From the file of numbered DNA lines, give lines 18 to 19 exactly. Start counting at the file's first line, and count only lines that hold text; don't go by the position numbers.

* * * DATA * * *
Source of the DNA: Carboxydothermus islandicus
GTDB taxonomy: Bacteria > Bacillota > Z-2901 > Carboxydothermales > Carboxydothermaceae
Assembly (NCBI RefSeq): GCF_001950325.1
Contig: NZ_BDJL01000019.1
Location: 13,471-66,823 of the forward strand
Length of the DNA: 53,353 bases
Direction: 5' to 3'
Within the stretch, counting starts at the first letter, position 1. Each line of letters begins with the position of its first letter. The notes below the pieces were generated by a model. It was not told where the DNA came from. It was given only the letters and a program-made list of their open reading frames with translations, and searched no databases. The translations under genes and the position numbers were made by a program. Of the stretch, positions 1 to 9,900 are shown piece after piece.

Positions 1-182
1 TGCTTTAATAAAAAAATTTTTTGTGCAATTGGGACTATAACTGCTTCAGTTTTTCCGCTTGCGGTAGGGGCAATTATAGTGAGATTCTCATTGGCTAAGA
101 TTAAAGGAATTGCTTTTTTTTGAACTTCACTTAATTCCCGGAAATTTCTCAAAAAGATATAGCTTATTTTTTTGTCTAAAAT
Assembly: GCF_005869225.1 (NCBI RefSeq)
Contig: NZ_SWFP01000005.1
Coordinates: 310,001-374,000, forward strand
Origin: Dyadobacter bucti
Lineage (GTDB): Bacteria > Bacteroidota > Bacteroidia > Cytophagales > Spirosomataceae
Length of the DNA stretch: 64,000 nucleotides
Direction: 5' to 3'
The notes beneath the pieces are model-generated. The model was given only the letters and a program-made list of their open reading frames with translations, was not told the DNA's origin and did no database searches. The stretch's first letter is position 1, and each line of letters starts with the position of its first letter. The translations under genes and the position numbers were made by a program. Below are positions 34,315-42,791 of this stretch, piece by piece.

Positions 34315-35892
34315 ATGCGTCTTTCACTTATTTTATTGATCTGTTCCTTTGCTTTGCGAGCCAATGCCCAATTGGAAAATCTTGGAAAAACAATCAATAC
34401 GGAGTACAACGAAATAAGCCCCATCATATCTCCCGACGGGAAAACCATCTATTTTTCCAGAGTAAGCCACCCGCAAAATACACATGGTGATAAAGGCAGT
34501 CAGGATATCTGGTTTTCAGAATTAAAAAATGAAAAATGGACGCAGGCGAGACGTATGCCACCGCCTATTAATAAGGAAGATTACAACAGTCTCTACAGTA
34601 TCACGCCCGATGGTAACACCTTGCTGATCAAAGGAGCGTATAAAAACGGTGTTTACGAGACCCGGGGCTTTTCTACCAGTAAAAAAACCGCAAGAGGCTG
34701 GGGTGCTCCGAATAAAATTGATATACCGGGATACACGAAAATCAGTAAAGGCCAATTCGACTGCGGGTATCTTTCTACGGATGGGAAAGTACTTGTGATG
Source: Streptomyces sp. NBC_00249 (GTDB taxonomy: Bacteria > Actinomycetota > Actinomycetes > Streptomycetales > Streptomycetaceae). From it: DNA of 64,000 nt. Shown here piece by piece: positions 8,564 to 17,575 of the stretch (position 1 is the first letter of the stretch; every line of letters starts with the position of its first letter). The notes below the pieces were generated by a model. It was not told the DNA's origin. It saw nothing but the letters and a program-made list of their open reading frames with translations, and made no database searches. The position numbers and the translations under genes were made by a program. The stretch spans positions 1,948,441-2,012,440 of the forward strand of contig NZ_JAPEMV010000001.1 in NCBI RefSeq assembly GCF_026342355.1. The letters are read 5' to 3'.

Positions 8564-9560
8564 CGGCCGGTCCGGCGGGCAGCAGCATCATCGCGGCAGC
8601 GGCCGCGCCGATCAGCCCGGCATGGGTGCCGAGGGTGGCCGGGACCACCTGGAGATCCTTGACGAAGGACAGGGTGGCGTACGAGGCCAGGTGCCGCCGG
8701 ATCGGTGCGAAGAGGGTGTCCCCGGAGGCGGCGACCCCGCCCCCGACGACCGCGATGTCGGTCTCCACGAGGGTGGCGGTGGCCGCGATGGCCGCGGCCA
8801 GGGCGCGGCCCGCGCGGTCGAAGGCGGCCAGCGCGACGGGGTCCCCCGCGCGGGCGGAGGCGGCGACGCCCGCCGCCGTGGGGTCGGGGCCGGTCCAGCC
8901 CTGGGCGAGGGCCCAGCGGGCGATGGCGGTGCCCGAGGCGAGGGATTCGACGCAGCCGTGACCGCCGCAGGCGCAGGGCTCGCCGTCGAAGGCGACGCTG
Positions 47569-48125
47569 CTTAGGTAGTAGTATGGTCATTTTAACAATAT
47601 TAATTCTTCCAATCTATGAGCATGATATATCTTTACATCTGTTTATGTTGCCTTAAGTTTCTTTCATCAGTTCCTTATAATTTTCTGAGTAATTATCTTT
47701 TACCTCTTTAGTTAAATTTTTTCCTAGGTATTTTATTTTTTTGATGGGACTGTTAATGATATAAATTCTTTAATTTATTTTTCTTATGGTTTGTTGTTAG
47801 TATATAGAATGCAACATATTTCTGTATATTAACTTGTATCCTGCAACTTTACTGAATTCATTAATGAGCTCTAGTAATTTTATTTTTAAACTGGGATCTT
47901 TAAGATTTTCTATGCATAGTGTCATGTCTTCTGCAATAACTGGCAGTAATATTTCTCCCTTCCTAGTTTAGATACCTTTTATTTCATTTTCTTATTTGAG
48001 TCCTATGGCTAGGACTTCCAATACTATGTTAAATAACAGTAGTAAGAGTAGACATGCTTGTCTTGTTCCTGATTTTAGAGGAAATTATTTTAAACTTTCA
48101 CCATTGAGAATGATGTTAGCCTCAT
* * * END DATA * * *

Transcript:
Direction: 5' to 3'
The notes beneath the pieces are model-generated. The model was given only the letters and a program-made list of their open reading frames with translations, was not told the DNA's origin and did no database searches. The stretch's first letter is position 1, and each line of letters starts with the position of its first letter. The translations under genes and the position numbers were made by a program. Below are positions 34,315-42,791 of this stretch, piece by piece.